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The social shortfall and ecological overshoot of nations


Previous research has shown that no country currently meets the basic needs of its residents at a level of resource use that could be sustainably extended to all people globally. Using the doughnut-shaped ‘safe and just space’ framework, we analyse the historical dynamics of 11 social indicators and 6 biophysical indicators across more than 140 countries from 1992 to 2015. We find that countries tend to transgress biophysical boundaries faster than they achieve social thresholds. The number of countries overshooting biophysical boundaries increased over the period from 32–55% to 50–66%, depending on the indicator. At the same time, the number of countries achieving social thresholds increased for five social indicators (in particular life expectancy and educational enrolment), decreased for two indicators (social support and equality) and showed little change for the remaining four indicators. We also calculate ‘business-as-usual’ projections to 2050, which suggest deep transformations are needed to safeguard human and planetary health. Current trends will only deepen the ecological crisis while failing to eliminate social shortfalls.

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Fig. 1: Global performance relative to the doughnut’s safe and just space, on the basis of the biophysical boundaries and social thresholds measured in this study.
Fig. 2: Number of social thresholds achieved versus number of biophysical boundaries transgressed by countries over time, 1992–2015.
Fig. 3: Extent of shortfall below the social foundation versus extent of overshoot beyond the ecological ceiling across countries, 1992–2015.
Fig. 4: Historical trends (1992–2015) and projected business-as-usual trends (2016–2050) in country performance with respect to biophysical boundaries and social thresholds.
Fig. 5: National performance relative to a safe and just space for three countries in 1992 and 2015 and with projections for 2050 based on business-as-usual trends for each social and biophysical indicator.

Data availability

The data produced in the analysis are included in the Supplementary Information accompanying this article. The data are also available via an interactive website (, which allows users to query the dataset, generate visualizations and produce doughnut plots similar to Fig. 5 for all countries.

Code availability

The R code used to generate the results is available from the corresponding author upon reasonable request.


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We are grateful to K. Raworth, J. K. Steinberger and M. Wackernagel for their kind reviews and constructive comments on earlier drafts. A.L.F. was supported by the European Union’s Horizon 2020 research and innovation programme under Marie Skłodowska-Curie grant agreement no. 752358. N.R. was supported by the European Union’s Horizon 2020 research and innovation programme under Marie Skłodowska-Curie grant agreement no. 765408. This research was further supported by funding from Research England’s QR Strategic Priorities Fund and an ESRC Impact Acceleration Account.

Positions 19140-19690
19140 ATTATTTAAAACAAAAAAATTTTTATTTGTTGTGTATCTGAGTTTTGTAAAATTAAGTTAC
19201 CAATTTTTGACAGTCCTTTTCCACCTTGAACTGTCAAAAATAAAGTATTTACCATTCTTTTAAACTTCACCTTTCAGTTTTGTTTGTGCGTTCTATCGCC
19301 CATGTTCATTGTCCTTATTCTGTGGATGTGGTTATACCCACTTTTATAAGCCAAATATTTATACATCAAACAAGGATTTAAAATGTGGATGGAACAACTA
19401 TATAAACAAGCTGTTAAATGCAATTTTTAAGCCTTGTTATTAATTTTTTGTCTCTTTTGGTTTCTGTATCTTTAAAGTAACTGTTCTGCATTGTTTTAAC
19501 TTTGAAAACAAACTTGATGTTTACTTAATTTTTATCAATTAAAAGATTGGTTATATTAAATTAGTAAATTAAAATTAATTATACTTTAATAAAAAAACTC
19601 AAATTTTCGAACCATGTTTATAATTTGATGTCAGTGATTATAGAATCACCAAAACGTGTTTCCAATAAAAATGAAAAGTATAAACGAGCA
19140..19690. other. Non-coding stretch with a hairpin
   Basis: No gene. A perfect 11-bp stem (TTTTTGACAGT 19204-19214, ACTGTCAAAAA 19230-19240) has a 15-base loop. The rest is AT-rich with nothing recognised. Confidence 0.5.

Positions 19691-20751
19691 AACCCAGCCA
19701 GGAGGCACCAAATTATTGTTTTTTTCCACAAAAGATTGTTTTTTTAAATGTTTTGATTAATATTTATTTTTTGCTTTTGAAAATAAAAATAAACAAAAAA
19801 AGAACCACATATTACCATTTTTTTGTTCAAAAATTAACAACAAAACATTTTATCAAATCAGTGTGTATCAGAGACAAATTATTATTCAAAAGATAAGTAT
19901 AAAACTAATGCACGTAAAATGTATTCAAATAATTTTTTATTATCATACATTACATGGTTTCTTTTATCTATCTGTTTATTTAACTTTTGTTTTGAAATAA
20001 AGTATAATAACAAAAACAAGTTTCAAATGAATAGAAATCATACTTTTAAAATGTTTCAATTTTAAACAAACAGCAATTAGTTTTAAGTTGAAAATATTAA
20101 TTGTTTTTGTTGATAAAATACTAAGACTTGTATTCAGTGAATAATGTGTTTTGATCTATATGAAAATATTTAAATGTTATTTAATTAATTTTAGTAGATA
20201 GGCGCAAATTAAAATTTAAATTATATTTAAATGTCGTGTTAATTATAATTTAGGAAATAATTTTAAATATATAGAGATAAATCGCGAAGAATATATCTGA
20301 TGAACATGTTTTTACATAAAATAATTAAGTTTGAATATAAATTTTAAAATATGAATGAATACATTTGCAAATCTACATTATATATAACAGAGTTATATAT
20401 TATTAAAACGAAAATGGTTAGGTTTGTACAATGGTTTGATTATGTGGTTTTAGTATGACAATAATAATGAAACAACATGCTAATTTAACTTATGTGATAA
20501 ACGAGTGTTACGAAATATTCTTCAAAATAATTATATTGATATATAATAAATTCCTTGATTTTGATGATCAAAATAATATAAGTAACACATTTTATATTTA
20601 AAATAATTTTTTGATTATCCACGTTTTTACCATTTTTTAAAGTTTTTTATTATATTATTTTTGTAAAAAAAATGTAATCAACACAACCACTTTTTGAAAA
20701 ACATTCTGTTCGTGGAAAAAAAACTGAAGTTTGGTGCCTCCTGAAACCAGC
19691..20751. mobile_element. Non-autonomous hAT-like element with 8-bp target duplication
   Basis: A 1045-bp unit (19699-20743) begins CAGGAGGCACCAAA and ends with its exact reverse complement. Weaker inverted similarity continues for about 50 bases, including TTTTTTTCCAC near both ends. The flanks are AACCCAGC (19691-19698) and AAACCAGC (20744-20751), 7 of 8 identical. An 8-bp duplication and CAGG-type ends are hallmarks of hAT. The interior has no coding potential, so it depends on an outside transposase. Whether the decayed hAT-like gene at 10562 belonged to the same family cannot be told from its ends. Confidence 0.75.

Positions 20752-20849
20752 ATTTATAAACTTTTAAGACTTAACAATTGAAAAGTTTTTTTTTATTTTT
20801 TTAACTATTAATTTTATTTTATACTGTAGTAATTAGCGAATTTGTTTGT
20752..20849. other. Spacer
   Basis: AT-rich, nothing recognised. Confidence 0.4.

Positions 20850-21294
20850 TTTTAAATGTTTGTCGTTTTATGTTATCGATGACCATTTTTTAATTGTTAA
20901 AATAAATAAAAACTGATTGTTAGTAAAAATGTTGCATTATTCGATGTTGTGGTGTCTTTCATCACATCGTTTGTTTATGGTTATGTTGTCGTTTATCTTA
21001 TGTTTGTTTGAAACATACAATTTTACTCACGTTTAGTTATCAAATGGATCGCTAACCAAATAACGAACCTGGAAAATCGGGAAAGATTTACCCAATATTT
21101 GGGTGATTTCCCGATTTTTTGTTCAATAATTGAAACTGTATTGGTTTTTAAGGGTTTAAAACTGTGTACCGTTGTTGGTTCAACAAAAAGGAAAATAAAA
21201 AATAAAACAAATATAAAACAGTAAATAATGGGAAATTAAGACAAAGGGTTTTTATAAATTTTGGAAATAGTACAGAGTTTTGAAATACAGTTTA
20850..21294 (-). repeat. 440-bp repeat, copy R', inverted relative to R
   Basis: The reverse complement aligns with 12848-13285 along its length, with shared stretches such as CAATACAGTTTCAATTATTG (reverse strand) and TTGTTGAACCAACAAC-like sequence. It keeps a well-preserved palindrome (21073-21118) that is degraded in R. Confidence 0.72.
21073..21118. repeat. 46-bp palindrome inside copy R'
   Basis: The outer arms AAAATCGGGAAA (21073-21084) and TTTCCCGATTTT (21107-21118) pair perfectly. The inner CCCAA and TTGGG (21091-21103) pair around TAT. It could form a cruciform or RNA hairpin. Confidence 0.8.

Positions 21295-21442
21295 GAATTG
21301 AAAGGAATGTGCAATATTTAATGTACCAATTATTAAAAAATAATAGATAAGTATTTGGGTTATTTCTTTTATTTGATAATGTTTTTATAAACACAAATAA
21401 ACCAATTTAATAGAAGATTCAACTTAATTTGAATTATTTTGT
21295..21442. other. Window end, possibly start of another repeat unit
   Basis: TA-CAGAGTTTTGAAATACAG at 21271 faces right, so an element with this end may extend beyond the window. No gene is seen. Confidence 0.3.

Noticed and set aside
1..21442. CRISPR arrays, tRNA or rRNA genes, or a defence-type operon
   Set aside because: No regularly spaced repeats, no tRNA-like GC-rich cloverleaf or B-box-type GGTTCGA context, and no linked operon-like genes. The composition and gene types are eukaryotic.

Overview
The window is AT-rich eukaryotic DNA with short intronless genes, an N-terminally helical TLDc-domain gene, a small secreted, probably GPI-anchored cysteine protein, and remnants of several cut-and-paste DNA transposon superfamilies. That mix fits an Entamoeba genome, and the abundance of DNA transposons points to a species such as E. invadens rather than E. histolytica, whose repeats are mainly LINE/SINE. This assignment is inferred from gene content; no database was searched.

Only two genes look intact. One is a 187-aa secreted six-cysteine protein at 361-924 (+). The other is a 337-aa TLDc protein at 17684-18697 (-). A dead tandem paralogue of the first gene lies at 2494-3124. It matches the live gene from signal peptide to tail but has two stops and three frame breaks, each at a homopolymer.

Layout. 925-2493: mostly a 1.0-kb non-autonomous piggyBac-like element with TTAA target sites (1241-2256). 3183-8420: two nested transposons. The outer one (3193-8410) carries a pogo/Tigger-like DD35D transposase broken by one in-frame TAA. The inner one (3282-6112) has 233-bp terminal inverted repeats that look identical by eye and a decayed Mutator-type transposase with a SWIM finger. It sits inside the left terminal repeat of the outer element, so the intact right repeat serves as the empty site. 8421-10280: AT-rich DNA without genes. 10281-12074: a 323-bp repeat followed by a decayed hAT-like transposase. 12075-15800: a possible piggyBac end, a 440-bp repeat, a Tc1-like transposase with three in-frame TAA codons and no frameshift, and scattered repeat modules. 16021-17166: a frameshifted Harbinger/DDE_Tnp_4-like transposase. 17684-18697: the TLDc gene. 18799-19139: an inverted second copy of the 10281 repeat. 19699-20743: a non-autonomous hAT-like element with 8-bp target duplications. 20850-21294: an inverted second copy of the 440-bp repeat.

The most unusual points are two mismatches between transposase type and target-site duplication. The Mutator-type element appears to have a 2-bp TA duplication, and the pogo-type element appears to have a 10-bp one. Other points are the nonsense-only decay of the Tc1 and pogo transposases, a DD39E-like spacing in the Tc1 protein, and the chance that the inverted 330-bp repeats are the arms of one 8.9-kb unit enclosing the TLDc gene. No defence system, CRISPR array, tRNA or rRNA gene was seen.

Author information

Authors and Affiliations



A.L.F. and D.W.O. designed the study. A.L.F. and N.R. assembled the data. A.L.F., D.W.O., J.H. and N.R. performed the analysis and wrote the manuscript.

Corresponding author

Correspondence to Andrew L. Fanning.

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Competing interests

The authors declare no competing interests.

Additional information

Peer review information Nature Sustainability thanks Luca Coscieme, Kai Fang and the other, anonymous, reviewer(s) for their contribution to the peer review of this work.

Publisher’s note Springer Nature remains neutral with regard to jurisdictional claims in published maps and institutional affiliations.

Extended data

Extended Data Fig. 1 Average number of biophysical boundaries respected and social thresholds achieved per country (1992–2015).

Average values are calculated from the sample of countries with data for all six biophysical indicators, and at least 9 of the 10 social indicators that span the analysis period (N = 91). Ideally, countries would achieve all social thresholds while respecting all biophysical boundaries, as indicated by the “Safe and Just Space” line at the top of the figure.

Extended Data Fig. 2 Average extent of ecological overshoot by country group for each biophysical indicator in two periods.

Country groups as per Figs. 2 and 3 in the main text. If there is no country group bar shown for a given biophysical indicator, then this group has no ecological overshoot in this period.

Extended Data Fig. 3 Average extent of social shortfall by country group for each social indicator in two periods.

Country groups as per Figs. 2 and 3 in the main text. If there is no country group bar shown for a given social indicator, then this group has no social shortfall in this period.

Supplementary information

Supplementary Information

Supplementary Discussion and Tables 1 and 2.

Reporting Summary

Supplementary Data 1

This spreadsheet contains the country-level data for the 6 biophysical and 11 social indicators generated in our analysis. The data include historical observations (1992–2015), and business-as-usual (BAU) projections (2016–2050) with 66% upper and lower confidence intervals.

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Fanning, A.L., O’Neill, D.W., Hickel, J. et al. The social shortfall and ecological overshoot of nations. Nat Sustain 5, 26–36 (2022).

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